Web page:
Prevention of aging: 15 years of thread lift experience
This is a post from Doctor Foumenteze’s blog
The analysis of a patient coming to consult for an aging of the features of her face allows us to differentiate three cases of figures:
- In advance for her age,
- Makes her age but wants to look better,
- Does not make her age and wants to maintain this state.
The profile of these patients is not the same for physiological reasons.
- Patients in advance for her age :
- Age of consultation: often quite early, around 35-40 years old and sometimes before 28-30 years old.
- Clinical examination: laxity of the tissues, very important mobility between the skin and the subcutaneous tissue.
- Clinical consequence: significant sliding of the skin.
- Patients that make their age :
- Age of consultation: variable, 35 to more than 60 years old.
- Clinical examination: casual mobility between the skin and the subcutaneous tissue.
- Clinical consequence: progressive sliding of the skin.
- Patients that do not make their age :
- Age of consultation: generally around 50-55 years, or even later.
- Clinical examination: no laxity of the tissues, very important adhesion between the skin and the subcutaneous tissue.
- Clinical consequence: skin very well maintained.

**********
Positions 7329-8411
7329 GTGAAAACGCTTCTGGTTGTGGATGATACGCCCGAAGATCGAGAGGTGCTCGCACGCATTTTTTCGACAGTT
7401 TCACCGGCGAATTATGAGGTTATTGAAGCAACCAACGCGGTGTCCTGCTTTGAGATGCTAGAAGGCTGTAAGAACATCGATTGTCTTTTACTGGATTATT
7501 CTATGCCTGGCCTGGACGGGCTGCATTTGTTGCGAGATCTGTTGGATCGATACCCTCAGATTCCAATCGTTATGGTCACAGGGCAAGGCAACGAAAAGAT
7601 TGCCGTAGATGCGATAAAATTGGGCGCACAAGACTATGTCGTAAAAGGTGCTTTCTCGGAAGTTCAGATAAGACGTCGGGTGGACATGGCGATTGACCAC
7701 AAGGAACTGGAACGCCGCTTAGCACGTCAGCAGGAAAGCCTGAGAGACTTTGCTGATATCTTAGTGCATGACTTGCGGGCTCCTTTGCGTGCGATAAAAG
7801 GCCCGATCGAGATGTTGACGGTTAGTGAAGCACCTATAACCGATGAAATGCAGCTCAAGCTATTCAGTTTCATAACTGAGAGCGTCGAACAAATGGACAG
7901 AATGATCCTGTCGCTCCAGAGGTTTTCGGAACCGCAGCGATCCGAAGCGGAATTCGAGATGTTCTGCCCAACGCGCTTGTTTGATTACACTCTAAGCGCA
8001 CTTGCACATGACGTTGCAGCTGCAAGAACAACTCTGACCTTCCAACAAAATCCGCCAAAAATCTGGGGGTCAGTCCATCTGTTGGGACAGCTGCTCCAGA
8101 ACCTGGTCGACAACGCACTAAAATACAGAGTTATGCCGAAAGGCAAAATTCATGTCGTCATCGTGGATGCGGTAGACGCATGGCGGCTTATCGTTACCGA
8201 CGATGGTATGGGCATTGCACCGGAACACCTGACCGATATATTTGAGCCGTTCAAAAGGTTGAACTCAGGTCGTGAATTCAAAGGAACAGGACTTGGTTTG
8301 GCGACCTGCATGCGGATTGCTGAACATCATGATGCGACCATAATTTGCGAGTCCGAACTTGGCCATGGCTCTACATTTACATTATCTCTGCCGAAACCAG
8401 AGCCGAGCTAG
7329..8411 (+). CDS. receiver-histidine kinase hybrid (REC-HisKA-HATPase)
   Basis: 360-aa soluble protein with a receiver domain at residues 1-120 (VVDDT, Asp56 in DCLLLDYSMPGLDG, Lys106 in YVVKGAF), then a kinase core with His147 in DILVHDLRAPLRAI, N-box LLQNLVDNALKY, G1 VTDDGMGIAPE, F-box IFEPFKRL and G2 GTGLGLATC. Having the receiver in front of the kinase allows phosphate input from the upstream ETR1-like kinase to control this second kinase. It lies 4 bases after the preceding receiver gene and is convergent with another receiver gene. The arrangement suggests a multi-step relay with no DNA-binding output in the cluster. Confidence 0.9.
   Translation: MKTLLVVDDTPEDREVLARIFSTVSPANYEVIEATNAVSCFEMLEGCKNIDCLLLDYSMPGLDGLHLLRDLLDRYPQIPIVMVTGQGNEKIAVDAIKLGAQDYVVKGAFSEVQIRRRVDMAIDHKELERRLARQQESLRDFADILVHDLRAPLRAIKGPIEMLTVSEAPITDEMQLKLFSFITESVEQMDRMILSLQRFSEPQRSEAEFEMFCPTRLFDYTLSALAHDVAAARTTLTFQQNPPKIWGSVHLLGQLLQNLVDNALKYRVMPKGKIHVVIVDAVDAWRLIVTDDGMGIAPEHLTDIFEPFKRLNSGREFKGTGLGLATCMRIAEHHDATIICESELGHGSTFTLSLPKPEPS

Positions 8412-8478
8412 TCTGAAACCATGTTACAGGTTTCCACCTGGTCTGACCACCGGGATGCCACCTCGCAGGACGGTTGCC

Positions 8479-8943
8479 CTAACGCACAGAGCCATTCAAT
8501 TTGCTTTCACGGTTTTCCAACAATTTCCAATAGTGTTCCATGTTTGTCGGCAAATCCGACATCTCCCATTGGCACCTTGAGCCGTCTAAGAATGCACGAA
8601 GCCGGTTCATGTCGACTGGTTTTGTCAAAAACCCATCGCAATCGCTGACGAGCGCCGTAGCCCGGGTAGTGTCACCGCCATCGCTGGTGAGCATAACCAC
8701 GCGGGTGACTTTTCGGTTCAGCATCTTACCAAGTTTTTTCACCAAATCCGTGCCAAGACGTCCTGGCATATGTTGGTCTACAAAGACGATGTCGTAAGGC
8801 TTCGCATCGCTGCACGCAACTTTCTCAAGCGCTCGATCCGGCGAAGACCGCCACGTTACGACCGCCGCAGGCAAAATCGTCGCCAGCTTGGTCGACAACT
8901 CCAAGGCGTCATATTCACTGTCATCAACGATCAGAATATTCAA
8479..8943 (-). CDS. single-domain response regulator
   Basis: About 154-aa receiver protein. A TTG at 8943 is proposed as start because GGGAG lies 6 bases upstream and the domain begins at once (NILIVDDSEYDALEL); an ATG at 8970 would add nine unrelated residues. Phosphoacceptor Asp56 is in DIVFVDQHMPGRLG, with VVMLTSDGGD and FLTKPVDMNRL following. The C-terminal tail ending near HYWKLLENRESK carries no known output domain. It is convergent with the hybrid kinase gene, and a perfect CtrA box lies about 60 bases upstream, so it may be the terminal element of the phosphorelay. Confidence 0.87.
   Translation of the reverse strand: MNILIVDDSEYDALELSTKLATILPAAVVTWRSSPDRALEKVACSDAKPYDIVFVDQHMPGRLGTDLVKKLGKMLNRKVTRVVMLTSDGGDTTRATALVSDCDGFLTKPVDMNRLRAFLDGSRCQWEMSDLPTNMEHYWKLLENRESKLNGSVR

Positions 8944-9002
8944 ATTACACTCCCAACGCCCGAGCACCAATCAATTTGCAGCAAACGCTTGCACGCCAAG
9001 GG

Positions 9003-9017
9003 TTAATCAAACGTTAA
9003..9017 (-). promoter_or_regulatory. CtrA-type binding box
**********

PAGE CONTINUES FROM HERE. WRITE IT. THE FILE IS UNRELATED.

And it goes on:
Physiologically, it seems reasonable to attribute these variations to the quality of the connective tissue, a real structural mesh of our organism consisting of 80% of collagen fibers and 20% of elastin fibers. Depending on its elasticity and laxity, this mesh will sag more or less under the weight of fat (subcutaneous tissue) and take with it the skin. Genetic origin seems to be the most logical cause of these differences between each of us.
While waiting for the future and a possible action on our genome (if only that makes sense ??), we can already propose a preventive action against the ptosis of our subcutaneous tissue. This reflection goes further than the notion of corrective intervention usually practiced.
Thread lift, early enough at the first signs of slippage of the skin, will play a particularly powerful auxiliary role for patients ahead of their age, undergoing hyperlaxity of their connective tissue. The threads will really “support” and strengthen this connective tissue. They will keep the subcutaneous tissue in place for a long time. In a way, they will offer to repair a genetic injustice.
The greater the laxity of the connective tissue of the patient, the more the preventive effect of the suspension threads will be remarkable in comparison with the normal ptosis that the patient would have undergone.
The beneficial effects of this prevention are to be linked to the hypothesis that I share of a possible regeneration of our connective tissue thanks to the support of tensor threads. I mention it in my previous blog.